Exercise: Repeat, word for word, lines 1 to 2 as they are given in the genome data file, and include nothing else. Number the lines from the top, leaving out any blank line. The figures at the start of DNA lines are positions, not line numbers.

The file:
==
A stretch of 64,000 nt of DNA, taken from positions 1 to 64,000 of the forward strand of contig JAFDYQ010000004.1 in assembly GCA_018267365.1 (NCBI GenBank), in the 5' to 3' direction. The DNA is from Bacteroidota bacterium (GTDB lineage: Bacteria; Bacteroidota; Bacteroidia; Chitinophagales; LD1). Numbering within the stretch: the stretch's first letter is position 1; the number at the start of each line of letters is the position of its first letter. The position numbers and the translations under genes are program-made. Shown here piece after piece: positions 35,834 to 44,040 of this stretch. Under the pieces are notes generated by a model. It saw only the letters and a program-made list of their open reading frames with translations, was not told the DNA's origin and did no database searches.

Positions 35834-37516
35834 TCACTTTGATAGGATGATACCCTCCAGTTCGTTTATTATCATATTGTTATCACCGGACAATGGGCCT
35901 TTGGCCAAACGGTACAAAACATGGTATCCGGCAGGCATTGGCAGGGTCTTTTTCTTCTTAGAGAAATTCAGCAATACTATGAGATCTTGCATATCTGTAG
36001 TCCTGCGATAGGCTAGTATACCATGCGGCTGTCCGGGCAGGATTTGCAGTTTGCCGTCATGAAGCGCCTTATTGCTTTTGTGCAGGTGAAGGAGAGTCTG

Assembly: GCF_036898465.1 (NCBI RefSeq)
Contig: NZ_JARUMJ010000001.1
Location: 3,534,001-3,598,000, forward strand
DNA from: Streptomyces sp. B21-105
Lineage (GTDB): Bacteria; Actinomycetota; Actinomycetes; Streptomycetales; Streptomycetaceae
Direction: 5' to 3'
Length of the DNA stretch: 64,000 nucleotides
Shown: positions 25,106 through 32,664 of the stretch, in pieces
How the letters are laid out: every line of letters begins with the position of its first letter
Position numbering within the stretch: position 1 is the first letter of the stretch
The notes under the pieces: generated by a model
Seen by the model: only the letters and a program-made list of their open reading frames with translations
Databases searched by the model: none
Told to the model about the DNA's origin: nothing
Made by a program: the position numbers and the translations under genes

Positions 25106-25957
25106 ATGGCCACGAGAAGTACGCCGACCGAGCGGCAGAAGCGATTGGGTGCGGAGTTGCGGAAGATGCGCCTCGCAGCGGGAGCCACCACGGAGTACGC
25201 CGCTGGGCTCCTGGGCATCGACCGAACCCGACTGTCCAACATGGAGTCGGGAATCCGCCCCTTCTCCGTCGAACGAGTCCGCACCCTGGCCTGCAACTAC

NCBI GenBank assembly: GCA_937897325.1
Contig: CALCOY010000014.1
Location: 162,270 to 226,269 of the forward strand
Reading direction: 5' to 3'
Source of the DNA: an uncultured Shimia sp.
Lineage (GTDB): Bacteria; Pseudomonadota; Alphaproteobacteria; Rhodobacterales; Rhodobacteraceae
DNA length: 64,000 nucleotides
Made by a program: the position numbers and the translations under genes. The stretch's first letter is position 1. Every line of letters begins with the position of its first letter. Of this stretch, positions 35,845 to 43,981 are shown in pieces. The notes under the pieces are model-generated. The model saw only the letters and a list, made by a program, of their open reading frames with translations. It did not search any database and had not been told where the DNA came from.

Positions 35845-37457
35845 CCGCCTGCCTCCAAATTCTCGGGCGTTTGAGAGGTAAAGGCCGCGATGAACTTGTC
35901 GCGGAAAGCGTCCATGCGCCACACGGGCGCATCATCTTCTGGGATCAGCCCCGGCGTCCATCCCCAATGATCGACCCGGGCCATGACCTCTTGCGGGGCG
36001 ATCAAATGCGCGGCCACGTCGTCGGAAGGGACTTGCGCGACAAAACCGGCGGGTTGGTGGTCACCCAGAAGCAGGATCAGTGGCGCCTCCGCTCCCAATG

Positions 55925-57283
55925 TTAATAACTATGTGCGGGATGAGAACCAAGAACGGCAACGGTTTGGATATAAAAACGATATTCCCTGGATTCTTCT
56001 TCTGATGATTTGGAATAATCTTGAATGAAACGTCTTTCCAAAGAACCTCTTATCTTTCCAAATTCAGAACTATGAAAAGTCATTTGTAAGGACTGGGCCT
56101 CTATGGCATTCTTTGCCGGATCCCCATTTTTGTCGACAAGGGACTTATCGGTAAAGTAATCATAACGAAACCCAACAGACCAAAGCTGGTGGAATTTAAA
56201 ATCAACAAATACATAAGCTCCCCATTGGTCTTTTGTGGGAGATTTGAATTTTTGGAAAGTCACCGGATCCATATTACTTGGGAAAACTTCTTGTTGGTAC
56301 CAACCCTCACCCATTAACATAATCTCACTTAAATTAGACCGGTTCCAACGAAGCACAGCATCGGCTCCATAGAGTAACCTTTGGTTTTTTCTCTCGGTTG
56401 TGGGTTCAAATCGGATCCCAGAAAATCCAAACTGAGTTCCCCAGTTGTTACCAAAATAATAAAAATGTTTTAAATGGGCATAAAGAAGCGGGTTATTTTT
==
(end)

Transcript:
A stretch of 64,000 nt of DNA, taken from positions 1 to 64,000 of the forward strand of contig JAFDYQ010000004.1 in assembly GCA_018267365.1 (NCBI GenBank), in the 5' to 3' direction. The DNA is from Bacteroidota bacterium (GTDB lineage: Bacteria; Bacteroidota; Bacteroidia; Chitinophagales; LD1). Numbering within the stretch: the stretch's first letter is position 1; the number at the start of each line of letters is the position of its first letter. The position numbers and the translations under genes are program-made. Shown here piece after piece: positions 35,834 to 44,040 of this stretch. Under the pieces are notes generated by a model. It saw only the letters and a program-made list of their open reading frames with translations, was not told the DNA's origin and did no database searches.

Positions 35834-37516